In light of the many knee-jerk reactions, locally and nationally, to the "Tax Day Tea Parties" and the tossing around of the word "socialism" I cannot help but wonder how many people really understand taxes or socialism, and, if they do, are they willing to put their money where their mouth is? We shall see.
I do find it courageous and patriotic for one to take a stand for one's convictions and to exercise two of the most cherished of our liberties: The freedom of speech and the redress of grievances; so my hat is off to those who partook.
I personally did not but I also believe there needs to be a restructuring of taxation and the tax codes and it can be accomplished without Congress dragging its feet for a decade or more.
However, I do have some questions I would like to pose, rhetorically of course, to see just how much freedom we are willing to give to other Americans and the free-market; otherwise, this is just about money and power, not freedom.
First, I would like to know what we are willing to give up in return for a reduction in tax rates? Are we willing to give up the exclusivity of state indoctrination facilities (public schools) to allow for private competition without continuing to tax those who choose not to send their children to them? What about people who have no children? How do we tax them, if at all? Are we willing to allow employers not to recognize organized-labor unions and not sue them? Are we willing to bring the unscientific premises of the man-made global warming debate into the open and dismantle every unnecessary taxpayer funded program related to it? Are we willing to legalize drugs? Are we willing to stand against universal healthcare that will be neither affordable or efficient? Are we willing to be more lax with gun laws? Are we willing to stand up more for the rights of the victims of crime as opposed to the perpetrators of them? How do we handle Social Security? Are we willing to live with a laissez-faire economy?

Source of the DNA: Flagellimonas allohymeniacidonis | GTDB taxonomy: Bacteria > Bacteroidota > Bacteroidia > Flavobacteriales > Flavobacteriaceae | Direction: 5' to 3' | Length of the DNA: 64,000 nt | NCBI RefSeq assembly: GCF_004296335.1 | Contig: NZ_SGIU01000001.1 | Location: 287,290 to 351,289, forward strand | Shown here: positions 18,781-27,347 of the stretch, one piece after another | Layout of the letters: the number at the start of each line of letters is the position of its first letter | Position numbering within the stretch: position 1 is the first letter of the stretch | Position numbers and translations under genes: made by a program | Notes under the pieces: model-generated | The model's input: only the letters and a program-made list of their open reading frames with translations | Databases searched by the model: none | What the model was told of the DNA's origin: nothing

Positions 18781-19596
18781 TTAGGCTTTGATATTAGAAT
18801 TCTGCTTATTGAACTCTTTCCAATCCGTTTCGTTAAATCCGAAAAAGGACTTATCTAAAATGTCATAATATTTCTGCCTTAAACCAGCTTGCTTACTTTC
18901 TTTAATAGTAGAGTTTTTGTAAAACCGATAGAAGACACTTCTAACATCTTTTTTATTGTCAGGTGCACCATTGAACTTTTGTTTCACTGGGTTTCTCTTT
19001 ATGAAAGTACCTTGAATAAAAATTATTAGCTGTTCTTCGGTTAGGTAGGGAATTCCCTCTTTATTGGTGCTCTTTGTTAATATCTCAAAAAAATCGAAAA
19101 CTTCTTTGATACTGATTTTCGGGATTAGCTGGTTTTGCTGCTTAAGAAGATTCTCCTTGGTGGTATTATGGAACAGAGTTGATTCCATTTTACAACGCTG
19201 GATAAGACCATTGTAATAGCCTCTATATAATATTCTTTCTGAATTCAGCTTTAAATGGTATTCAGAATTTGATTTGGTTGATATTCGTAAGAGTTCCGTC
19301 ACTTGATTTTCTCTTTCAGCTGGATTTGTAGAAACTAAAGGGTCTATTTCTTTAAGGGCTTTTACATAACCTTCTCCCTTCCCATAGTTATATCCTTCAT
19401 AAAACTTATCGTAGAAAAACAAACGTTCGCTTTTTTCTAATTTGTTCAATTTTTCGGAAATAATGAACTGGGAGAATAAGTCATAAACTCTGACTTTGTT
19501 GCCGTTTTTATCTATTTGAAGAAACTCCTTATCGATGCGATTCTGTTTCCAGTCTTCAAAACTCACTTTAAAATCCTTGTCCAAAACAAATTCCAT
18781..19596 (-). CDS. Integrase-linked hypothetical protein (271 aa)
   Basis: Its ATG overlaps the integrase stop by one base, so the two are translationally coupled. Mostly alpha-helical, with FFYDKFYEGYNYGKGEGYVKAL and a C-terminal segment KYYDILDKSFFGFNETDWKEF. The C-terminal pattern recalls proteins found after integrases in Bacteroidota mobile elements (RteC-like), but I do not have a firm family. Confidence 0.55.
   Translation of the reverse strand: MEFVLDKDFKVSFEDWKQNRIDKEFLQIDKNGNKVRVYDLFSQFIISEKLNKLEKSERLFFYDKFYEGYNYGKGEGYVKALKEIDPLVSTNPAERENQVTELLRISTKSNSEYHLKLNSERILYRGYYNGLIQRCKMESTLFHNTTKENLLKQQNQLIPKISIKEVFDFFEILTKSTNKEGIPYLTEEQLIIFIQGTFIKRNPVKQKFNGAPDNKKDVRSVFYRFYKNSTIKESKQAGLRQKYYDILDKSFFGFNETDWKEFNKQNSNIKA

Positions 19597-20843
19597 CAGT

If you answered "No" to any/most/all of these questions, you may have more fascistic tendencies, not necessarily socialistic ones, than you know or would like to admit.
Second, how many people know the difference between tax-rates and tax- revenues and how they function in our economy? Economists have long known that tax-cuts cut the tax rate, but, the tax-revenue can rise, fall or stay the same even when taxes are cut. Everything depends on what happens to income. Spending has to be reduced somewhere, as in some or all of the above-mentioned and/or others, otherwise tax revenue must increase. We simply cannot have our cake and eat it too.
There was a time when taxes were meant to pay for the "inevitable" costs of government. With today's radical hermeneutic, the term "inevitable" has become slippery and elusive to define; especially for those who subscribe to some form of social engineering. Granted there may be some unforeseeable event such as war or natural catastrophe, but these are exceptions more than the rule.
Lastly, I leave the reader with two quotes from Nobel prize-winning economist Milton Friedman (when it actually meant something to win one; unlike, say, a pseudo-intellectual such as Al Gore).
"A major source of objection to a free economy is precisely that ... it gives people what they want instead of what a particular group thinks they ought to want. Underlying most arguments against the free-market is a lack of belief in freedom itself."
A society that puts equality-in the sense of the equality of outcome-ahead of freedom will end up with neither equality or freedom. The use of force to achieve equality will destroy freedom, and the force, introduced for good purposes, will end up in the hands of people who use it to promote their own interests."